the crime scene and contacted Juan Vucetich, who was developing a
system of fingerprint identification for police use. Vucetich compared
the fingerprints of Rojas and Velasquez with the bloody fingerprint.
Francisca Rojas had denied touching the bloody bodies, but the
fingerprint matched one of hers. Confronted with the evidence, she
confessed—the first successful use of fingerprint identification in a
Loop - 1. One or more ridges enter upon either side
3. Touch or pass an imaginary line between delta and core
4. Pass out or tend to pass out upon the same side the ridges
Three Loop Characteristics
1. A sufficient recurve
2. A Delta
3. A ridge count across a looping ridge
Marcelo Malpighi - in 1686, an anatomy professor at the University of
Bologna, noted fingerprint ridges, spirals and loops in his treatise.
A layer of skin was named after him; "Malpighi" layer, which is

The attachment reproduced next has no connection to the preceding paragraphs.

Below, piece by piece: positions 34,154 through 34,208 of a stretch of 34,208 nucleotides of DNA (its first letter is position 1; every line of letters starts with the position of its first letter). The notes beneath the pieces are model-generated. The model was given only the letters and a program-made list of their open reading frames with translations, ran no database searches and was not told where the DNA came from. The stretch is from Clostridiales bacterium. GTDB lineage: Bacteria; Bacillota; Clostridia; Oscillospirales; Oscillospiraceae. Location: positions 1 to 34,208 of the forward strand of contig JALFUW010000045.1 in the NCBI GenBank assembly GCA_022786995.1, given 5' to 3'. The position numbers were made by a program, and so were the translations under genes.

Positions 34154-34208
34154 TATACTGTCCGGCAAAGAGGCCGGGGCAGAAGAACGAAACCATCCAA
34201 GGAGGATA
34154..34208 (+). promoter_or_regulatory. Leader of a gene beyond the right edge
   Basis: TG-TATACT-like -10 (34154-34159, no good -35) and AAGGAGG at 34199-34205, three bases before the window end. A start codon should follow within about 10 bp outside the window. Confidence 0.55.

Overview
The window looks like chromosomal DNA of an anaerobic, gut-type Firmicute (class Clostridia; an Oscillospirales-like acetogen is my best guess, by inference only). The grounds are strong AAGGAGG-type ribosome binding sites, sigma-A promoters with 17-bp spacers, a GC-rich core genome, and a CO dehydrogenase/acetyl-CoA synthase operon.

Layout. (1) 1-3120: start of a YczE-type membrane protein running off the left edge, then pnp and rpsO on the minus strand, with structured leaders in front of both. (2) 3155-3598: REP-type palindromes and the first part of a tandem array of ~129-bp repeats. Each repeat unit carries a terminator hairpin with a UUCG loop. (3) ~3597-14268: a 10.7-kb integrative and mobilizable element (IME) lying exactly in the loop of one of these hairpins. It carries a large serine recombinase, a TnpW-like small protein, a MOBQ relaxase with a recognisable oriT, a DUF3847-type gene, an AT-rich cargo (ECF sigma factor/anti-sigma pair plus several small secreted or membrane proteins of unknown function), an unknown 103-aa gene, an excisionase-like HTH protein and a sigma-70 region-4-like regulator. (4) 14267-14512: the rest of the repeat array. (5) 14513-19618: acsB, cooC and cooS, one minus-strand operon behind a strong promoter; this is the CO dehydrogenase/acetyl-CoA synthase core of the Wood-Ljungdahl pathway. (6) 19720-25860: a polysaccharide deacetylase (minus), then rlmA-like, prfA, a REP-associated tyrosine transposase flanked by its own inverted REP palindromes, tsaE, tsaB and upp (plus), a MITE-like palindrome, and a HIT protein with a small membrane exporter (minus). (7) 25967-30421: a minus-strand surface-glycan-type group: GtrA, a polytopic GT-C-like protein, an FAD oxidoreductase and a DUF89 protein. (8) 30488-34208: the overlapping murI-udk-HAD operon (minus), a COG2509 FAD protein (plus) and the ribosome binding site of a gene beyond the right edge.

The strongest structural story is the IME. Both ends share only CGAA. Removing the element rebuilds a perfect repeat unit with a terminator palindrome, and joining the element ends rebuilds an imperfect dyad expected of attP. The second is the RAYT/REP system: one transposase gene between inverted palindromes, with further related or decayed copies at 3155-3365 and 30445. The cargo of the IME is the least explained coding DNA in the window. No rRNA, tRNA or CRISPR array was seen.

approximately 1.8mm thick.
Mark Twain - author of the novel Pudd'nhead Wilson where one of the
characters has a hobby of collecting fingerprints.
Paul-Jean Coulier - of Val-de-Grâce in Paris, published his observations
that (latent) fingerprints can be developed on paper by iodine fuming,
explaining how to preserve (fix) such developed impressions and
mentioning the potential for identifying suspects' fingerprints by
use of a magnifying glass.
Poroscopy – refers to the examination of the shape,size and
arrangement of the small opening on friction ridge through which body
fluids are secreted or released.
Podoscopy – a term coined by Wilder and Wentwrth which refers to the
examination of the soles and their significance in personal identification.
Ridgeology – describes the individualization process of any area of
friction skin using allavailable detail.